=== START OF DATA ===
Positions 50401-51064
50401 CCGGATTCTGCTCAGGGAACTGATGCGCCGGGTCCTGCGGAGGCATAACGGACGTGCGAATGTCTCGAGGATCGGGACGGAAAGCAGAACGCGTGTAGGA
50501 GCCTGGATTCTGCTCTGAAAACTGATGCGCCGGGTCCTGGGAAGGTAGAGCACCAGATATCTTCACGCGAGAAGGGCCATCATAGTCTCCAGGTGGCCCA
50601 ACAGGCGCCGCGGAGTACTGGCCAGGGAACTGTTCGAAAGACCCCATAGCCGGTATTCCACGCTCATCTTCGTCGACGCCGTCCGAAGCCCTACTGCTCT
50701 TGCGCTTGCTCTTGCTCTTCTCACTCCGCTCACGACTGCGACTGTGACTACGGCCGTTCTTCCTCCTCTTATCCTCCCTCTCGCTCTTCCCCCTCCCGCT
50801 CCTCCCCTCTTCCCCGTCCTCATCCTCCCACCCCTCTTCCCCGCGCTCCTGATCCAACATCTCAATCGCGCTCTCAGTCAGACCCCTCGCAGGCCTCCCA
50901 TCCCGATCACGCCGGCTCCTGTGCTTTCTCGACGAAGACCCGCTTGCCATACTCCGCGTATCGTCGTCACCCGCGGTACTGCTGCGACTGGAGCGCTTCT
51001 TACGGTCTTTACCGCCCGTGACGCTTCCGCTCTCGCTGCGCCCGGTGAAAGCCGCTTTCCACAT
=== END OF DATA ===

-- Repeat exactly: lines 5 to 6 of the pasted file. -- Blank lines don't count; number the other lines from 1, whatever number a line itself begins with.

50701 TGCGCTTGCTCTTGCTCTTCTCACTCCGCTCACGACTGCGACTGTGACTACGGCCGTTCTTCCTCCTCTTATCCTCCCTCTCGCTCTTCCCCCTCCCGCT
50801 CCTCCCCTCTTCCCCGTCCTCATCCTCCCACCCCTCTTCCCCGCGCTCCTGATCCAACATCTCAATCGCGCTCTCAGTCAGACCCCTCGCAGGCCTCCCA